Mrs. Bennet, Kitty, and Mary remained in the parlor with Lizzy while Mr. Darcy, who was staying with the Bingleys, shared the latest news about Jane and Charles, including their decision to renew the lease on Netherfield Park. Without embarrassment, an unusual circumstance for a man discussing an expectant mother, he also shared that Jane was looking hale and hearty, and not showing any discomfort in carrying “her lone offspring.” This news was well received, earning smiles all around, and after some additional small talk, the superfluous Bennets rose and departed.
As on every other occasion, Mrs. Bennet was convinced that “today was the day” when Mr. Darcy would ask Lizzy to be his wife, and she gave her daughter a knowing smile on her way out. With the door left slightly ajar, Lizzy listened for the retreating footsteps of her mother and sisters. After she was sure that Mama was not eavesdropping, she turned to Mr. Darcy. “You said Jane was experiencing no difficulty in carrying ‘her lone offspring.’ That is a very peculiar way of phrasing it. One child is the rule, not the exception, Mr. Darcy.”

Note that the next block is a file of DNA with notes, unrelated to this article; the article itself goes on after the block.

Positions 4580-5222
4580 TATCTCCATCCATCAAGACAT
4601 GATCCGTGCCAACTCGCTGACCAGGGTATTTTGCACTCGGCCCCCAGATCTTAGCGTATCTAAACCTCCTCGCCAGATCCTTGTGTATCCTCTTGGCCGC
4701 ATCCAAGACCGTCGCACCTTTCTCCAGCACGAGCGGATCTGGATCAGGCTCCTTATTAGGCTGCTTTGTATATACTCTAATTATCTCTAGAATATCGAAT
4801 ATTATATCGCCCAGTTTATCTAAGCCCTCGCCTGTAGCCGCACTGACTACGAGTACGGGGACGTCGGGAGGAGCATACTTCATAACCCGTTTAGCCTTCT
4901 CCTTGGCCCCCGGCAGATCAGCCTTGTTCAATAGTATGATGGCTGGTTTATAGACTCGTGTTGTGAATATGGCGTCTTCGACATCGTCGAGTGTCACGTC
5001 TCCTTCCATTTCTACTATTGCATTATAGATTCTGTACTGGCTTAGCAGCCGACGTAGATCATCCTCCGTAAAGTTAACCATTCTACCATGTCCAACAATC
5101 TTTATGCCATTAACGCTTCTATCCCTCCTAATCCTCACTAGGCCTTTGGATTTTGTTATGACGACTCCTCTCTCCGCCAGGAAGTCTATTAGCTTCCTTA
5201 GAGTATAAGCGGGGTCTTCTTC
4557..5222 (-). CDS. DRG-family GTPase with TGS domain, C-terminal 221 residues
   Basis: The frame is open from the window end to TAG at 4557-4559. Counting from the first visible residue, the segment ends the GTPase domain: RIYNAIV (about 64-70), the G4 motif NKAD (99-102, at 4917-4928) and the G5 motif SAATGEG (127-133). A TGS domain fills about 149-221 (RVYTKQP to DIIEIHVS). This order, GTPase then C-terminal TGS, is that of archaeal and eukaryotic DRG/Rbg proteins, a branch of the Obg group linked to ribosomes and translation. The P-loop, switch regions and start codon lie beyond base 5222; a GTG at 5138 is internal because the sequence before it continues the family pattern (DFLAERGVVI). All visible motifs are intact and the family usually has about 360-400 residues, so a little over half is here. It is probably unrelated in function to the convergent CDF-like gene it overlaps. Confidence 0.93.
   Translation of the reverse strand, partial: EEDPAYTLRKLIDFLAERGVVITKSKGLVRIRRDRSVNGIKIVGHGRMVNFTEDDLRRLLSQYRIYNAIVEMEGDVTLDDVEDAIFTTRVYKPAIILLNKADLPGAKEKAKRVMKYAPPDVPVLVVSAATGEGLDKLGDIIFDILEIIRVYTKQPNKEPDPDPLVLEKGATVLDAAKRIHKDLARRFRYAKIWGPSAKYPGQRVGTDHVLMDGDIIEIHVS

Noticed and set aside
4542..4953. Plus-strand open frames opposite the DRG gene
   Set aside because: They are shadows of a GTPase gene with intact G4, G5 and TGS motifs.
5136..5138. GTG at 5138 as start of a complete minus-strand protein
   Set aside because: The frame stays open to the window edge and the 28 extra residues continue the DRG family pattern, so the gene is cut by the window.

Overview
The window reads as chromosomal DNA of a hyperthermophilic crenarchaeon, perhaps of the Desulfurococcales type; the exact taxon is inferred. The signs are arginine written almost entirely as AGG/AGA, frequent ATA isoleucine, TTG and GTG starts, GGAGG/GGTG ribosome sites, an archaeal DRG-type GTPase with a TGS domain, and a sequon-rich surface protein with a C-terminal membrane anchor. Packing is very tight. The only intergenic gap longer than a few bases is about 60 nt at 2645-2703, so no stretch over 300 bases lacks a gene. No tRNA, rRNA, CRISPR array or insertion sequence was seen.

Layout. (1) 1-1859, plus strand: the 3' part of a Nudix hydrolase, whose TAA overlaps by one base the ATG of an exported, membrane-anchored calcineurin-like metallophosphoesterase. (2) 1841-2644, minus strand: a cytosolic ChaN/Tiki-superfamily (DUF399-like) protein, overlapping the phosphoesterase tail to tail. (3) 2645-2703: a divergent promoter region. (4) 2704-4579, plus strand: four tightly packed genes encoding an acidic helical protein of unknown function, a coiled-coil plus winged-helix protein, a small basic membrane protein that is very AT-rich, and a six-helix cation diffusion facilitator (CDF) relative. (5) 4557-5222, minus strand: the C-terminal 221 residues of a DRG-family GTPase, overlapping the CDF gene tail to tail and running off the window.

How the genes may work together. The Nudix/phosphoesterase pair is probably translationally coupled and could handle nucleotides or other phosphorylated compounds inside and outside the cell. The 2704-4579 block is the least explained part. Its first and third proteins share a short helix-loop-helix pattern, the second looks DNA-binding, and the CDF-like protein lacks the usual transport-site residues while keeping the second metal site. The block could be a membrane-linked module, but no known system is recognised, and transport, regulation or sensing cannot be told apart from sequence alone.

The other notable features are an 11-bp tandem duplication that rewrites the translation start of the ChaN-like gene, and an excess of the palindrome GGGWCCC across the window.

“I imagine that did sound odd,” he said, fidgeting. “Our Newfoundland recently had a litter. I guess that was in the back of my mind when I made that comment.”
Lizzy nodded, but asked no questions about the furry arrivals at Pemberley. Although she usually took the lead in their conversations, she was of no mind to do so today. When the gentleman asked if they might go for a walk in the park, Lizzy stated that she preferred to remain indoors.
“But the weather is absolutely perfect for a brisk walk.”